Turkey: Appeal court could uphold life sentences for three well-known journalists

After a preliminary hearing in June, an Istanbul regional court will today begin examining the substance of the appeals of three well-known journalists, Ahmet Altan, Mehmet Altan and Nazlı Ilıcak. If it confirms their sentences, they will end their days in prison, subjected to a drastic form of solitary confinement, Reporters Without Borders (RSF) warns.

At the end of the original trial in February, the three journalists were sentenced to “aggravated life imprisonment,” the Turkish judicial system’s harshest punishment, which precludes any possibility of a pardon and prohibits temporary releases. They are aged 68, 65 and 74 respectively.

Under Turkey’s sentence implementation law, persons convicted of “aggravated life imprisonment” are confined to an individual cell nearly all day, are allowed just a single one-hour visit by a close relative and a ten-minute phone call every two weeks, and are not let out of prison for any reason other than hospitalization. When an ailment cannot be treated in the prison infirmary, they are taken to an isolated room in a state hospital.

Arrested in September 2016, the Altan brothers and Ilıcak were convicted 18 months later of “trying to overthrow the constitutional order” in connection with their journalistic activities, in particular, their criticism of the authorities during a TV programme broadcast the day before the July 2016 coup attempt.

Their trial was marked by many procedural violations and a refusal to comply with a binding Constitutional Court ruling that Mehmet Altan’s prolonged detention constituted an unwarranted violation of his rights. It was only after resisting the Constitutional Court’s order for six months that the justice system finally released Mehmet Altan, under judicial control, in June. He will return to prison if his sentence is upheld on appeal.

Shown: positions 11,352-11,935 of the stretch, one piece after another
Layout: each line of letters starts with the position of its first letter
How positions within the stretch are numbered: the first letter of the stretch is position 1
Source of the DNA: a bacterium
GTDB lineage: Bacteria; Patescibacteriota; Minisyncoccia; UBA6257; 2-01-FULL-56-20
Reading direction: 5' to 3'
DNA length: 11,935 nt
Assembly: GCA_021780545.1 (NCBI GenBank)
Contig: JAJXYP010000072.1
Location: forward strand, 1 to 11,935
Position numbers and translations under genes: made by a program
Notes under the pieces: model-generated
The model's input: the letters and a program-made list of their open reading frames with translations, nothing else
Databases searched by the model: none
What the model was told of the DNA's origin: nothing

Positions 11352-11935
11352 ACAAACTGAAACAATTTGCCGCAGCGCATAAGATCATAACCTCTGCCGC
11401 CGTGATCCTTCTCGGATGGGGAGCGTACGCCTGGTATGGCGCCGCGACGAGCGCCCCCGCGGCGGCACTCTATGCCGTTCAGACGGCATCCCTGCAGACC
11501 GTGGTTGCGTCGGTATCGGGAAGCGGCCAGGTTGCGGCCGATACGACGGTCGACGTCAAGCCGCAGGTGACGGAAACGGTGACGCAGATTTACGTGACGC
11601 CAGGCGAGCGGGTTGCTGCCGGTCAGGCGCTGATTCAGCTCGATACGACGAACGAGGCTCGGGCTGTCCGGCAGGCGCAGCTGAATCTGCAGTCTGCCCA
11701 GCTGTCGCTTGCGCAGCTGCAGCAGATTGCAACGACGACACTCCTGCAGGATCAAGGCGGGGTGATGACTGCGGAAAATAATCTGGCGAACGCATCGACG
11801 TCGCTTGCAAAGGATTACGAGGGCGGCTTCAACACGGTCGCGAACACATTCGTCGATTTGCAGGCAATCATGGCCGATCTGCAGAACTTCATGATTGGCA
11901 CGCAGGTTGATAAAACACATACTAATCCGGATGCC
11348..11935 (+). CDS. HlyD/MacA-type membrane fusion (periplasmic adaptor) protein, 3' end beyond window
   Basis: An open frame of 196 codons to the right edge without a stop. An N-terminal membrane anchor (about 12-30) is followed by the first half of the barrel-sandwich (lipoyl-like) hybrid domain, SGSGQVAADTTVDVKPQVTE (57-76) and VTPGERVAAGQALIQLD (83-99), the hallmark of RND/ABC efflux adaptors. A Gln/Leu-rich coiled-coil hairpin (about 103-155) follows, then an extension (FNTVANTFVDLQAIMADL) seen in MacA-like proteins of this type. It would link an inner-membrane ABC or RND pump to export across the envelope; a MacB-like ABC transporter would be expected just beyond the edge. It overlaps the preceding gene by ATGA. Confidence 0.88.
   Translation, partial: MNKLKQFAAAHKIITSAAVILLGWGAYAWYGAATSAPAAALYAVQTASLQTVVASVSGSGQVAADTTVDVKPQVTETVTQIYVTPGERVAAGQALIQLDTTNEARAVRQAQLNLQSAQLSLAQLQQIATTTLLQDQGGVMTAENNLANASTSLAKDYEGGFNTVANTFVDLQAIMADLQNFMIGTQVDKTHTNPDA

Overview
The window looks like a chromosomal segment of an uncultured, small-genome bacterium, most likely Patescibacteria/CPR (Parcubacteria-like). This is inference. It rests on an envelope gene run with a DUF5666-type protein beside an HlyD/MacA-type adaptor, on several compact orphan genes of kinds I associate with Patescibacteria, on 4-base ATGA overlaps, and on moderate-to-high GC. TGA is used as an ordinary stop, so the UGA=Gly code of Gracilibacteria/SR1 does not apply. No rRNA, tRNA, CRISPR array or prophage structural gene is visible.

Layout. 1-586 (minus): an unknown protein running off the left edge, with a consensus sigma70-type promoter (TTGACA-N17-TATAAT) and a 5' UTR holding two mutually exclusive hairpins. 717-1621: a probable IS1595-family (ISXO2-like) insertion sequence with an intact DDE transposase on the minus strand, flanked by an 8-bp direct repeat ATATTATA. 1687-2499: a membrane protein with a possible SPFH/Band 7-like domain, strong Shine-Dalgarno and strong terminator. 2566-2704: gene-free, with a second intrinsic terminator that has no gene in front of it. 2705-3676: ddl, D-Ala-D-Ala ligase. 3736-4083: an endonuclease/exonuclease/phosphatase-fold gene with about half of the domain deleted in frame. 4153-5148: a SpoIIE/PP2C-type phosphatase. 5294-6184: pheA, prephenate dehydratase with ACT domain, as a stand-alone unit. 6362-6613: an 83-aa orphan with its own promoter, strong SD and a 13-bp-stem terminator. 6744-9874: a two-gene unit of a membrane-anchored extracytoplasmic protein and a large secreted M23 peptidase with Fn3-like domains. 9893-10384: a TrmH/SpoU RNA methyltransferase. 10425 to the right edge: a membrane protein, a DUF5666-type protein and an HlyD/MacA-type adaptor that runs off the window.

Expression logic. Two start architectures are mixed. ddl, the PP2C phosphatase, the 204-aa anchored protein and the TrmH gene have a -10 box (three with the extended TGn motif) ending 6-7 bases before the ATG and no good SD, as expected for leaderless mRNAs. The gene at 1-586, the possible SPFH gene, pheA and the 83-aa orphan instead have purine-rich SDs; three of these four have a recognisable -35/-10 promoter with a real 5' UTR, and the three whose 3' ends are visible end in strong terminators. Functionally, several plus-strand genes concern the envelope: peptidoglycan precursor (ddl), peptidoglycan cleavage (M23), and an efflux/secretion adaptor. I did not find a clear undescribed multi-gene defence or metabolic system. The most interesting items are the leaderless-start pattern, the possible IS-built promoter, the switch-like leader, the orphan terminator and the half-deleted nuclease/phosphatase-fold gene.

“Subjecting the Altan brothers and Nazlı Ilıcak to the harshest prison conditions would be an act of political revenge in its purest form,” RSF secretary-general Christophe Deloire said. “It is high time to end this persecution, which dishonours Turkey. The appeal court must take account of the rulings issued by the Constitutional Court and the European Court of Human Rights in this case. The conviction of these three journalists must be overturned.”

The already worrying situation of Turkey’s media has become critical since the abortive coup in July 2016. Many media outlets have been closed summarily, without any form of recourse, mass trials are being held and the country now holds the world record for the number of professional journalists detained. Turkey is ranked 157th out of 180 countries in RSF’s 2018 World Press Freedom Index.

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Updated on 21.09.2018